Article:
Judge orders Paul Manafort’s former in-law to stop parties in Bel Air

Jeffrey Yohai, a real estate investor, has been renting out his house for ragers

TRD LOS ANGELES /
Mar.March 23, 2018 02:00 PM
The Stradella property (Credit: Zillow, Pixabay, Wikimedia Commons)

Jeffrey Yohai may be the most famous house party scofflaw in Los Angeles.

This week, an L.A. Superior Court judge issued a temporary injunction against Yohai, a real estate investor who also happens to be Paul Manafort’s former son-in-law and occasional real estate partner, ordering he stop using his Bel Air property for massive parties.

Yohai, through an LLC, purchased the home for $8.5 million in March 2016. When the home was placed in bankruptcy protection nine months later, Manafort loaned $2.7 million for the estate, records show. The two have partnered on several California real estate deals together, four of which ended up in bankruptcy court. Manafort, Donald Trump’s former campaign chairman, has been indicted on charges of money laundering, bank fraud and lobbying on behalf of pro-Russian interests.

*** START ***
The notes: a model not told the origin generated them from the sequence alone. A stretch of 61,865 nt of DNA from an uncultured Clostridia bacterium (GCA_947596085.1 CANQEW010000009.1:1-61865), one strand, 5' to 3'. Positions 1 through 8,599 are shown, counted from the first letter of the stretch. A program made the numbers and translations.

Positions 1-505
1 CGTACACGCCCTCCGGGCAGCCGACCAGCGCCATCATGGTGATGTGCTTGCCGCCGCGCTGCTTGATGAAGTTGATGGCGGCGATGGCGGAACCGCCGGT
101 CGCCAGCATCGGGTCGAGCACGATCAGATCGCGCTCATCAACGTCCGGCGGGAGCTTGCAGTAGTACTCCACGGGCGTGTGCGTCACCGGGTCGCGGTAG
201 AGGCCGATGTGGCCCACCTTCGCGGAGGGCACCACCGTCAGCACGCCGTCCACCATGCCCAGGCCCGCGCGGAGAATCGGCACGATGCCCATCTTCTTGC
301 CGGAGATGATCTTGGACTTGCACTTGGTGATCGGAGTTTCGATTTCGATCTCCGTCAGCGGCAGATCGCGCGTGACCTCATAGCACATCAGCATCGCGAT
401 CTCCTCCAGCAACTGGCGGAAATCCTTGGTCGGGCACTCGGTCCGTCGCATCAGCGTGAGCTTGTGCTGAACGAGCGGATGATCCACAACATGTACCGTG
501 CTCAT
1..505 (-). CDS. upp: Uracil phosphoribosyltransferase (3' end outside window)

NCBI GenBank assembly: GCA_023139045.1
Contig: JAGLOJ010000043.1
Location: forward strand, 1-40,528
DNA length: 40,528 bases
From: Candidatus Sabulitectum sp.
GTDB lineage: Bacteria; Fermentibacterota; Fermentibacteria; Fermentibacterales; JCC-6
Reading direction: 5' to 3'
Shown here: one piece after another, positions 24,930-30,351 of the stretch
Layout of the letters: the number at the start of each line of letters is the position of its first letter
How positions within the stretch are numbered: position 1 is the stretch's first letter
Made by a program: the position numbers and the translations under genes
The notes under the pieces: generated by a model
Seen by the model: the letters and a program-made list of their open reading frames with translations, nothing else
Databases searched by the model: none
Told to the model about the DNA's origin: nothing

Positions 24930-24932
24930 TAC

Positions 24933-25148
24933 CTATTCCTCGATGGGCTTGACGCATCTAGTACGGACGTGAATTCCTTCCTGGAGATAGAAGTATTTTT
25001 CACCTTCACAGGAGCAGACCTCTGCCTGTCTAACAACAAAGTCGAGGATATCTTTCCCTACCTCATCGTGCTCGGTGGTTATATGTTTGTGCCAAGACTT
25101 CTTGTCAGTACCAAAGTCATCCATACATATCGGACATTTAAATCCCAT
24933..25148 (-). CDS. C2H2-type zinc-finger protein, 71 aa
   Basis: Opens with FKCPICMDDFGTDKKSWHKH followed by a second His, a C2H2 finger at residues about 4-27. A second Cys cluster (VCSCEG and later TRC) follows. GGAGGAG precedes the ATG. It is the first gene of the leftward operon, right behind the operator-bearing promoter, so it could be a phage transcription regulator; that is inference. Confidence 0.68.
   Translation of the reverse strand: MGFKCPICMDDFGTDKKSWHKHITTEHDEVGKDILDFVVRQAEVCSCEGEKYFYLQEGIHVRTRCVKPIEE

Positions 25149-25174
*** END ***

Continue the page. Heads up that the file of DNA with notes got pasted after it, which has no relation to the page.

The judge’s decision comes a month after the Los Angeles City Council to unanimously approved an ordinance meant to curtail house parties with escalating fines.

Much to the chagrin of his neighbors, Yohai has been renting out his 3,750-square-foot pad on Airbnb for $1,299 per night, according to Curbed, which first reported on the judge’s decision. Although the listing has been taken off the platform, it once described the home at at 779 Stradella Road as a “private sanctuary” where “events and parties are welcome.”

But they were not welcome by all.

Bel-Air neighbors have said the house has played host to “all-night ragers” where drunk party goers “clogged streets, damaged property, and blast[ed] music until the early mornings,” according to the Bel-Air Association.

As part of the restraining order, Yohai is banned from playing any loud music from 4:30 p.m. to 9:00 a.m., and from allowing guests to throw anything that is lit near shrubs. He also can’t promote the home as a party house anymore. [Curbed] — Natalie Hoberman


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